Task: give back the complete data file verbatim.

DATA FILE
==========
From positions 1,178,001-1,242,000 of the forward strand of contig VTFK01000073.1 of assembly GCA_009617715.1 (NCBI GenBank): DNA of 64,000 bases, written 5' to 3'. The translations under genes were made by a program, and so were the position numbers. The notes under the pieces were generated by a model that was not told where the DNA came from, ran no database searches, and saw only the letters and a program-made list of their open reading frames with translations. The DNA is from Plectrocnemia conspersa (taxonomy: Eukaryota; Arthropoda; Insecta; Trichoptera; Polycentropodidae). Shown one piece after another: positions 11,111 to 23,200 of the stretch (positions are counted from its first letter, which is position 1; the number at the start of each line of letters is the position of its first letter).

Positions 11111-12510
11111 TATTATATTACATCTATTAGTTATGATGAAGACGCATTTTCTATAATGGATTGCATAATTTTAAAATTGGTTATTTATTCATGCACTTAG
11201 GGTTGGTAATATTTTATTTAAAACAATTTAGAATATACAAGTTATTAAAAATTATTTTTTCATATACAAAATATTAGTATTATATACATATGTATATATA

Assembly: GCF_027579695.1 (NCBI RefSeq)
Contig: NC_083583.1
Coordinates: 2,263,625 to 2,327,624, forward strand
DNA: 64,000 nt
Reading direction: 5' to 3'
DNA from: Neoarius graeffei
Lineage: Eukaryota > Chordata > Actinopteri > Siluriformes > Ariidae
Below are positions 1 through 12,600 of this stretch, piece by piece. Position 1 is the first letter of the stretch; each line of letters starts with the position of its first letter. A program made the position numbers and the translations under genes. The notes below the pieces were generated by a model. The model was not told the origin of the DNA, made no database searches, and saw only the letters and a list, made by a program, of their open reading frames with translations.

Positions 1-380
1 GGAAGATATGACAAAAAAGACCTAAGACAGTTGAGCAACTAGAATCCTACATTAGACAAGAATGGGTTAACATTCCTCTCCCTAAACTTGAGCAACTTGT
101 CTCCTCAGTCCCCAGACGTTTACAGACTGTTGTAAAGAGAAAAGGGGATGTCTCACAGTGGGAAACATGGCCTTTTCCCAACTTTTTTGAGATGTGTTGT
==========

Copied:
From positions 1,178,001-1,242,000 of the forward strand of contig VTFK01000073.1 of assembly GCA_009617715.1 (NCBI GenBank): DNA of 64,000 bases, written 5' to 3'. The translations under genes were made by a program, and so were the position numbers. The notes under the pieces were generated by a model that was not told where the DNA came from, ran no database searches, and saw only the letters and a program-made list of their open reading frames with translations. The DNA is from Plectrocnemia conspersa (taxonomy: Eukaryota; Arthropoda; Insecta; Trichoptera; Polycentropodidae). Shown one piece after another: positions 11,111 to 23,200 of the stretch (positions are counted from its first letter, which is position 1; the number at the start of each line of letters is the position of its first letter).

Positions 11111-12510
11111 TATTATATTACATCTATTAGTTATGATGAAGACGCATTTTCTATAATGGATTGCATAATTTTAAAATTGGTTATTTATTCATGCACTTAG
11201 GGTTGGTAATATTTTATTTAAAACAATTTAGAATATACAAGTTATTAAAAATTATTTTTTCATATACAAAATATTAGTATTATATACATATGTATATATA

Assembly: GCF_027579695.1 (NCBI RefSeq)
Contig: NC_083583.1
Coordinates: 2,263,625 to 2,327,624, forward strand
DNA: 64,000 nt
Reading direction: 5' to 3'
DNA from: Neoarius graeffei
Lineage: Eukaryota > Chordata > Actinopteri > Siluriformes > Ariidae
Below are positions 1 through 12,600 of this stretch, piece by piece. Position 1 is the first letter of the stretch; each line of letters starts with the position of its first letter. A program made the position numbers and the translations under genes. The notes below the pieces were generated by a model. The model was not told the origin of the DNA, made no database searches, and saw only the letters and a list, made by a program, of their open reading frames with translations.

Positions 1-380
1 GGAAGATATGACAAAAAAGACCTAAGACAGTTGAGCAACTAGAATCCTACATTAGACAAGAATGGGTTAACATTCCTCTCCCTAAACTTGAGCAACTTGT
101 CTCCTCAGTCCCCAGACGTTTACAGACTGTTGTAAAGAGAAAAGGGGATGTCTCACAGTGGGAAACATGGCCTTTTCCCAACTTTTTTGAGATGTGTTGT